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Macau was a Portuguese Colony right next door to Hong Kong. Why didn't Japan invade it during WW2?

Japan did invade Hong Kong, and they did invade Portuguese Timor too. Yet I am not even sure if Japan ever declared war on Portugal.

Other colonies they invaded were French Indochina, British Burma, American Phillipines, Dutch Indonesia. I may have missed some, but Macau is very obviously standing out here.

The Japanese were ostensibly very anti-colonial and proselytized their Greater East Asia Co-Prosperity Sphere, and Macau is a very obvious colony right in range of them.

Wikipedia has this to say about it:

In August 1943, Japanese troops seized the British steamer Sian in Macau and killed about 20 guards. The next month they demanded the installation of Japanese "advisors" under the threat of overt military occupation. The result was that a virtual Japanese protectorate was created over Macau.

I don't know if that counts as an invasion, but I'm inclined to think not. It sounds similar to the situation in Vietnam where first Japan stationed troops there with Vichy French consent, which I have never heard described as an invasion. (Later, Japan moved in a much larger force without permission, and this has been described as invasion.) In any case, what did these "advisors" do or enforce in Macau, if anything? Did these "advisors" see any combat?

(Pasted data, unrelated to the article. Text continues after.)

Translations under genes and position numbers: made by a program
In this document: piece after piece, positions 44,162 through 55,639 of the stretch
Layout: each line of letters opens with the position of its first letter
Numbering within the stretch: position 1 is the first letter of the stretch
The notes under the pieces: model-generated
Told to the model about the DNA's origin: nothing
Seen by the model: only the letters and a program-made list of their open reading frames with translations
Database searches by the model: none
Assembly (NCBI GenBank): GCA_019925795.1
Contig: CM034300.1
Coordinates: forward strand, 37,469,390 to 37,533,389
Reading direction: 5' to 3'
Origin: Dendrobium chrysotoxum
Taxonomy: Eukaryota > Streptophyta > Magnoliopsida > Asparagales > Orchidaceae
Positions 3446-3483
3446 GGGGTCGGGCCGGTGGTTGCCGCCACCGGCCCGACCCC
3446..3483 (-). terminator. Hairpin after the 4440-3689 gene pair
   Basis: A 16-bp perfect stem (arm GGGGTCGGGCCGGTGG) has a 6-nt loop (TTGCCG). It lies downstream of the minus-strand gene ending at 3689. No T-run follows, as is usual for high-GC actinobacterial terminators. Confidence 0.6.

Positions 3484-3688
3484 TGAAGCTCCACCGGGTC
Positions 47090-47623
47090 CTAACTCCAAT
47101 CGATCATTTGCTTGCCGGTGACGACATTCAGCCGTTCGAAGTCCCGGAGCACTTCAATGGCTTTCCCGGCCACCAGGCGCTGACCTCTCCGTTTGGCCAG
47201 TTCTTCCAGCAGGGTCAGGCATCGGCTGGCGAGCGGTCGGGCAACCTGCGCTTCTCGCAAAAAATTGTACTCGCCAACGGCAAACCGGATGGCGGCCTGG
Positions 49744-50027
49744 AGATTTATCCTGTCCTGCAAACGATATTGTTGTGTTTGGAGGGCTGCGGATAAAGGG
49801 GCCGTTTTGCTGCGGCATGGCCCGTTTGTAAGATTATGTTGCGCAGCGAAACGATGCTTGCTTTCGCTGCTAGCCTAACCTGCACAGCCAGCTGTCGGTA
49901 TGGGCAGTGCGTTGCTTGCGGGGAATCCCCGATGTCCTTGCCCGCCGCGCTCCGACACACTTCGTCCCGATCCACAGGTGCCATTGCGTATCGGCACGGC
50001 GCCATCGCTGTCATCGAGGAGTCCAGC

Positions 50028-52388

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    Portugal was neutral throughout the war. Japan invaded Portuguese Timor because the the Allies had invaded and occupied it first - of course the Japanese weren't going to just ignore a thousand commandos camping next door. As far as I am aware that was not a concern at Macau. – Semaphore Mar 3 '18 at 16:09
  • I think you'll have to ask the bit about the Macau advisors in another question, but the implication I get is they weren't military advisors. They effectively ran the government under threat of invasion. – Schwern Mar 3 '18 at 20:04
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Macau was a Portuguese Colony right next door to Hong Kong. Why didn't Japan invade it during WW2?

Because they didn't need to.

The Portuguese were steadfastly neutral. They weren't a military threat. Macau had no real military value and the authorities there were cooperating. Why spend the resources to invade and occupy an already compliant port and risk adding another country to your already long list of enemies?

However, by the end of 1943, Macau was effectively a Japanese puppet state. Japanese "advisors" took over under threat of occupation.

Japan did invade Hong Kong, and they did invade Portuguese Timor too.

...after the Allies occupied it.

Timor was a key Allied air link to the Philippines, occupying it would harm the Allied defend there, and add to the Japanese defense ring.

The Allies on Dutch Timor were worried about leaving neutral Portuguese Timor weakly defended. Japan could invade and attack on a new flank. So on Dec 17, 1941 they sent over a small force (but larger than the Portuguese garrison) to defend the territory.